|Subject: Suffering ‘trivialised’
The Catholic Leader
Sr Susan Connolly rsj
DECADES of suffering by the East Timorese people had been "trivialised", Mary MacKillop East Timor assistant director Josephite Sister Susan Connelly said last week as Dili returned to an "uneasy calm".
Australia has sent about 2000 combat troops and other security personnel to East Timor to try to end weeks of violence.
The firing of 600 disgruntled soldiers by Prime Minister Mari Alkatiri from East Timor's 1400-member army triggered the unrest in March.
Sr Connelly said the violence was an example of peace being unable to exist in a country if the problems of the past were not addressed.
She said the violence had been a "big setback" for the East Timorese people, but it had been brewing for some time.
In a recent newsletter, Mary MacKillop East Timor said during the 24 years of Indonesian occupation more than 180,000 East Timorese were killed as a result of the oppression.
"Although 400 Indonesian persons have been indicted for crimes against humanity committed during that time, not one has been brought to trial," the newsletter said.
"Justice has not yet been done, and the suffering of the East Timorese has therefore been belittled."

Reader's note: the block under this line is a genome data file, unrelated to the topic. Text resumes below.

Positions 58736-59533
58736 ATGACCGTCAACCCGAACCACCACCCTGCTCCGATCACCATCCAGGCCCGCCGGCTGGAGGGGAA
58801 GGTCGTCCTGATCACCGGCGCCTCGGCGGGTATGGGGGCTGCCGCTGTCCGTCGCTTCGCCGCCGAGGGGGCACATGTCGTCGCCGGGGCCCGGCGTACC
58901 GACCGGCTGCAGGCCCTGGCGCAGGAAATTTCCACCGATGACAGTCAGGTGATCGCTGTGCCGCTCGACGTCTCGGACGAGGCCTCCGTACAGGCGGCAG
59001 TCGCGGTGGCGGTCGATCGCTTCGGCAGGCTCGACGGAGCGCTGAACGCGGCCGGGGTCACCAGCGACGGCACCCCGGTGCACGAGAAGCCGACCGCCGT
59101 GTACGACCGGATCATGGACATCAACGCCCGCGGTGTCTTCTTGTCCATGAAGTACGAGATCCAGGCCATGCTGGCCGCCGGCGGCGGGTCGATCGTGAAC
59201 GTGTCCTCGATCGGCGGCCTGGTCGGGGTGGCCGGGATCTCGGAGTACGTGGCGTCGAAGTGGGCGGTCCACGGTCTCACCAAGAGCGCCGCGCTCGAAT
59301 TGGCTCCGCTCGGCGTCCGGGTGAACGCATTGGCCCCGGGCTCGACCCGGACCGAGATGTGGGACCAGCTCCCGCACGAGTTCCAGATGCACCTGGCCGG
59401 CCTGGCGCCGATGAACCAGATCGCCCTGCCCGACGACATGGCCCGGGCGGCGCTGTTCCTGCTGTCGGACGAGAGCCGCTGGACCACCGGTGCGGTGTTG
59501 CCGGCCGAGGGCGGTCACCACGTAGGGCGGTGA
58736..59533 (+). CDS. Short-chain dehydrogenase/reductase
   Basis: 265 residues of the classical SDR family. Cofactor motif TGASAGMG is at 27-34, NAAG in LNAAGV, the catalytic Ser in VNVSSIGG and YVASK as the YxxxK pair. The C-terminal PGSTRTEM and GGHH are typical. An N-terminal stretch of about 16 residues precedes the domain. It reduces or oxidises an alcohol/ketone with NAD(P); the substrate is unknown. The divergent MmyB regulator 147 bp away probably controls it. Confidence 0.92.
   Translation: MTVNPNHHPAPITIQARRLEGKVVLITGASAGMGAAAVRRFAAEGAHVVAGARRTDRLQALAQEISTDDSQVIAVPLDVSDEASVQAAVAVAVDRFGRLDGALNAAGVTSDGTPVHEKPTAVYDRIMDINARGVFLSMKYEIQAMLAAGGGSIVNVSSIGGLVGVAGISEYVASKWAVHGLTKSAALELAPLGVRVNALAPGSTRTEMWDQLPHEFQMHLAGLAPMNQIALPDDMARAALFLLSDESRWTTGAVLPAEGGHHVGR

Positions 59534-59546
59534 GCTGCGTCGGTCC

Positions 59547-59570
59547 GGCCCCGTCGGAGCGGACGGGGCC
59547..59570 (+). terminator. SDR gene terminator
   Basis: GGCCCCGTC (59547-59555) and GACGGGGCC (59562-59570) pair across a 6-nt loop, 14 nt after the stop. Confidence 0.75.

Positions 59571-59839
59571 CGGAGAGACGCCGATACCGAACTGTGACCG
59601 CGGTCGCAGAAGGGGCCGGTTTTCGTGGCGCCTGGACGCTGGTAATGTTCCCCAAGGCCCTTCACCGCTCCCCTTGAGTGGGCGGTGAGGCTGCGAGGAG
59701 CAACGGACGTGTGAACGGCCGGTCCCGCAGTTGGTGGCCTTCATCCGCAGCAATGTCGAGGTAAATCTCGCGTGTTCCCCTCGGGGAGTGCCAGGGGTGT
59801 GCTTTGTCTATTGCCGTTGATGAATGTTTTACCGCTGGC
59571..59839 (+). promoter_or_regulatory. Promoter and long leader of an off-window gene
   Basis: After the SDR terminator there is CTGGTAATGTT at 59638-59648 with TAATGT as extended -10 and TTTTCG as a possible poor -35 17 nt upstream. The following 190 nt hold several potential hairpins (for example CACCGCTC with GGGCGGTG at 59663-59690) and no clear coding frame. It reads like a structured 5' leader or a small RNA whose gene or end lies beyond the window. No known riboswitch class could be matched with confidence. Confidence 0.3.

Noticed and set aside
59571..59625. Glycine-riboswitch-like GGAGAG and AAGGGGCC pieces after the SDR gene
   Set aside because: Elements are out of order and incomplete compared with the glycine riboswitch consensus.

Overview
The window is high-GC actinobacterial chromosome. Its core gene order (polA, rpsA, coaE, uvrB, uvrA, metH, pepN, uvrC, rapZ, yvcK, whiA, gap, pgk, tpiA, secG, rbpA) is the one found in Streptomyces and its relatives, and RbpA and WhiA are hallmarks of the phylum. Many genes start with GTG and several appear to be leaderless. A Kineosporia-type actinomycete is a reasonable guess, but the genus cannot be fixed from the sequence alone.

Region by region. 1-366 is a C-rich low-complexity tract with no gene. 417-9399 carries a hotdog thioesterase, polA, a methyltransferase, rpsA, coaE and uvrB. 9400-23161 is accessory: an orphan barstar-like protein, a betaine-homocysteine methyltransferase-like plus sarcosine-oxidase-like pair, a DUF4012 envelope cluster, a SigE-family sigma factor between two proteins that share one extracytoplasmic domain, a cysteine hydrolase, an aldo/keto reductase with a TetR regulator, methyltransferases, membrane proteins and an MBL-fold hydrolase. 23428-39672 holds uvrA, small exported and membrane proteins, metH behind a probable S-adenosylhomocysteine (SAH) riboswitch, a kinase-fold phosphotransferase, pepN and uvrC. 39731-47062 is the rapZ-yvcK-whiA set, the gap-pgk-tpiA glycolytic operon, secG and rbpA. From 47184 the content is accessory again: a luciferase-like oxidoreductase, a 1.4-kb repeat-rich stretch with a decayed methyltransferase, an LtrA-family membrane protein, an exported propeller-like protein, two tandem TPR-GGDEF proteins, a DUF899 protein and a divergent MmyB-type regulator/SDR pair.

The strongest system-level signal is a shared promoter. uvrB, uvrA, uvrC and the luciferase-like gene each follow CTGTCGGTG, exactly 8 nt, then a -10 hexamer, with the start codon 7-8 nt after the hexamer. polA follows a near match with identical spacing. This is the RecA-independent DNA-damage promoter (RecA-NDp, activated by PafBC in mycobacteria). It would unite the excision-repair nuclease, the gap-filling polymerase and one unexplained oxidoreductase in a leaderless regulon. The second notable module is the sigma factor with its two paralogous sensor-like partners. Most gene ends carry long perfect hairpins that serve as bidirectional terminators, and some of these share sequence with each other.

Meanwhile, Australian Army Major Michael Stone told The Catholic Leader on June 6 that the streets of Dili seemed to be "calmer" compared to recent weeks.
Major Stone, who graduated from Marist College, Ashgrove, in Brisbane, in 1995, said the death and horrific injuries suffered by the people of East Timor were "tragic".
He said the people of East Timor were "courageous" in the way they were dealing with the violence.
Major Stone said he had visited a home where six innocent people were killed and then burnt in their home.
He said the suffering, despair and helplessness of the East Timorese people was clearly evident.
Major Stone said some people had resorted to eating grass, but humanitarian aid agencies were organising food for the homeless.
Caritas Australia, the overseas aid agency of the Catholic Church, is in Dili, responding to the humanitarian crisis following the civil unrest.
Caritas Australia chief executive officer Jack de Groot said urgent action was needed as the humanitarian needs of the displaced were increasing.
Donations can be made by phoning 1800 024 413, posting cheques/money orders to GPO Box 9830 in your capital city, or online at www.caritas.org.au